A root vegetable that comes from the Burdock plant a member of the thistle family, which can be readily identified by the large green unsplit and wavy leaves with tall bare stalks. The variety commonly considered to be a nuisance weed (Arctium lappa) is the wild Burdock that is not the root chosen for eating. It is the cultivated variety (Arctium lappa, var. edule) common in Japan and China that is favored for its texture and flavor. The root grows to an average diameter of 1 inch and extends into the soil 2 or 3 feet. When dried, the Burdock Root has a thin, light tan colored, wrinkled outer skin covering a crisp and tender-textured, but chewy flesh. When cooked, this root vegetable is often compared in taste to scorzonera, black salsify or artichoke hearts, provding a somewhat robust and earthy flavor. A nutritious and delicious root vegetable high in fiber, it is a plant that is believed to provide herbal healing properties to assist with indigestion, arthritis, rheumatism, some skin or nervous disorders, and other ailments.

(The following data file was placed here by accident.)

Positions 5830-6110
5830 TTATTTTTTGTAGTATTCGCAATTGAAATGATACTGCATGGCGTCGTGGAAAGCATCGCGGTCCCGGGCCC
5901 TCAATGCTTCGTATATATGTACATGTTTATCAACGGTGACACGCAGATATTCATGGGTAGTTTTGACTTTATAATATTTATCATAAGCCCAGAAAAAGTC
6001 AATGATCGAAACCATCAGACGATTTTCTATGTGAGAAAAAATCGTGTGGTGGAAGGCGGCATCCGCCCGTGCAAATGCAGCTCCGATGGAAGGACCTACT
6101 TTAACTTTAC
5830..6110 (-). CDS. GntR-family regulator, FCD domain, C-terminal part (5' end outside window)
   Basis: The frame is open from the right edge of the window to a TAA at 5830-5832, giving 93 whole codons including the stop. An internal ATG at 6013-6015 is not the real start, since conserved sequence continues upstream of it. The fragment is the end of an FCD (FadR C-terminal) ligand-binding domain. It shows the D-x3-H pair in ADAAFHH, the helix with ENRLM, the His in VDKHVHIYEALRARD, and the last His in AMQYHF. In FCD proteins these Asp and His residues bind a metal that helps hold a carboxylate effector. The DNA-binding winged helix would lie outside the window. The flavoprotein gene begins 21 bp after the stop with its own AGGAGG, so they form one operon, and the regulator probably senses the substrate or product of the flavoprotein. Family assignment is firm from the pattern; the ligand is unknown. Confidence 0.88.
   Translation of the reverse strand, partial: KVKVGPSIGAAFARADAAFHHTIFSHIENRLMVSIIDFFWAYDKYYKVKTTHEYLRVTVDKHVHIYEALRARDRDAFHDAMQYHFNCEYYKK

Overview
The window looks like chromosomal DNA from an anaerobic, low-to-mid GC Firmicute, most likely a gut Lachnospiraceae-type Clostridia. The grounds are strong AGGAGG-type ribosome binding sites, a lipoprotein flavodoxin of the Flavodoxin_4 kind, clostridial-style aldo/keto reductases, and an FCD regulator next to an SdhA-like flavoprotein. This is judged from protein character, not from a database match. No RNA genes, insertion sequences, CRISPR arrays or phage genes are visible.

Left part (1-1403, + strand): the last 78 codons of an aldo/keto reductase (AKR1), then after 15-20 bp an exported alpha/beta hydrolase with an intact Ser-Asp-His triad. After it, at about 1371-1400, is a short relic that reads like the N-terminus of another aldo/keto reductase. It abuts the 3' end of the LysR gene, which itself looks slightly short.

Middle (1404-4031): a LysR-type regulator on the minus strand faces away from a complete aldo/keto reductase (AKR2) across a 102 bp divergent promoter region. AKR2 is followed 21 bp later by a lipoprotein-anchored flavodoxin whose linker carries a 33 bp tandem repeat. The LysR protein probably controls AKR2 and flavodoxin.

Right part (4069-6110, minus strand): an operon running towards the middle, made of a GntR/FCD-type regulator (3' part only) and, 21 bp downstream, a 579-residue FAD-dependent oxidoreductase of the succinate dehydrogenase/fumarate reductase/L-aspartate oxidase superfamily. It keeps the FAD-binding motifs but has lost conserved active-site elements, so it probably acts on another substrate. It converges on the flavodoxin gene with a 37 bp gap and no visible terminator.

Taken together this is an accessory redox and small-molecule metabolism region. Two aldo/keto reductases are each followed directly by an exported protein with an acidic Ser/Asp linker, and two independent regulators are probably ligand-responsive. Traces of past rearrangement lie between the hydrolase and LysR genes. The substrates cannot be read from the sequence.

The root is similar in size, shape and preparation methods to a carrot and can be used for soups, stews, braised as a vegetable side dish, or stir-fried with other vegetables and grains. It is also ground into bits to be added to foods as a health supplement or to be brewed into tea beverages. To prepare, wash the roots under cold water to thoroughly remove all dirt and particles. If desired, peel the thin outer skin away from the flesh. After being peeled, the Burdock Root should be cut into desired lengths and placed in water to preserve the freshness and light color until it is ready to be cooked. When exposed to air, the flesh begins to darken. The Burdock Root can also be prepared without being peeled. When cooked with the outer skin on, this root is more flavorful and sweeter tasting. The Burdock Root is also known as gobo, the Japanese word for the edible burdock, as well as butterbur and beggar's bottom.